Italy’s Generali joined the growing list of big insurance companies – it’s Europe’s 4th largest in terms of net premiums written – posting big losses with yesterday’s announcement that the company would record a full year 2002 loss of 754 million Euros ($800 million), compared to a net profit of 1.1 billion Euros ($1.17 billion) in 2001.
The company’s losses stemmed from the same combination of depressed equity values and falling investment returns that have hit a number of other big European insurers, notably, Allianz, AXA, ZFS, Aegon, and most recently ING (See IJ Website Mar. 17).
Generali is still in sound financial condition, however. Despite the approximately 4 billion Euros ($4.25 billion) in equity values it wrote down last year – 1.8 billion ($1.91 billion) from its stake in Germany’s Commerzbank – it still has an estimated 1.5 billion Euros (1.6 billion) in excess capital, and is generally considered to be very conservative in making investment decisions.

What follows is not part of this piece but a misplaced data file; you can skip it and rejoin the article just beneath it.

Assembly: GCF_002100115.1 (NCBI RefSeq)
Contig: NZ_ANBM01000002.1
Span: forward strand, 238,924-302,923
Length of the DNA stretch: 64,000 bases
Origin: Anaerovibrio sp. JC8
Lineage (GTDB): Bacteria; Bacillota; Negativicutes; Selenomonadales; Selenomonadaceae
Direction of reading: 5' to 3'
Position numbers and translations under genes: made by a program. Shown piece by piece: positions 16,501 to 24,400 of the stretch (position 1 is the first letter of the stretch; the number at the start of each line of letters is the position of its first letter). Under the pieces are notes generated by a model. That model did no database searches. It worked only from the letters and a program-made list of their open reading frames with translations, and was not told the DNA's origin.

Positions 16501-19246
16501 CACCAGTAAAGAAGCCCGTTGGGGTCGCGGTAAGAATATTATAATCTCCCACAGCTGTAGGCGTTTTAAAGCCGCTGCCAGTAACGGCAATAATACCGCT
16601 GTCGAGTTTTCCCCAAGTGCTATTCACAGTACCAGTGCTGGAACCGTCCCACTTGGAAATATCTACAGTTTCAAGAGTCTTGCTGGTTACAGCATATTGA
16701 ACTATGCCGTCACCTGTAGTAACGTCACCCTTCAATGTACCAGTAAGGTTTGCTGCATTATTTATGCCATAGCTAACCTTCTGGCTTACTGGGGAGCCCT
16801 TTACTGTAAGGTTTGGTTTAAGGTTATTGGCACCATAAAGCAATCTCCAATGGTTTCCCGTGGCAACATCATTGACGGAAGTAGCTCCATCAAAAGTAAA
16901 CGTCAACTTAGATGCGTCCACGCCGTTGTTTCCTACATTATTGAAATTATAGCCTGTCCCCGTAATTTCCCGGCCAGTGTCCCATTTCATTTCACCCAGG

There’s also the hoped-for possibility that equities have now hit their lowest levels, and that the values of share stakes the company holds could actually increase in the future.
The loss news overshadowed a general improvement in Generali’s operations last year. Total premiums rose to 46.894 billion Euros ($49.8 billion) in 2002, compared to 45.563 billion Euros ($48.4 billion) in 2001, while its combined ratio improved to 107.9 percent from 108.4 percent. Its goal is to reduce the ratio even further to around 100 percent by 2005.
The loss had been widely anticipated by analysts and fell within their forecasted parameters. It may nonetheless increase pressure on Italy’s Mediobanca to cede some of its control over Generali to a group of other insurers and banks that have been steadily building their stakes in Italy’s largest insurance company in an effort to reduce the investment bank’s influence. (See IJ Website Mar.14)
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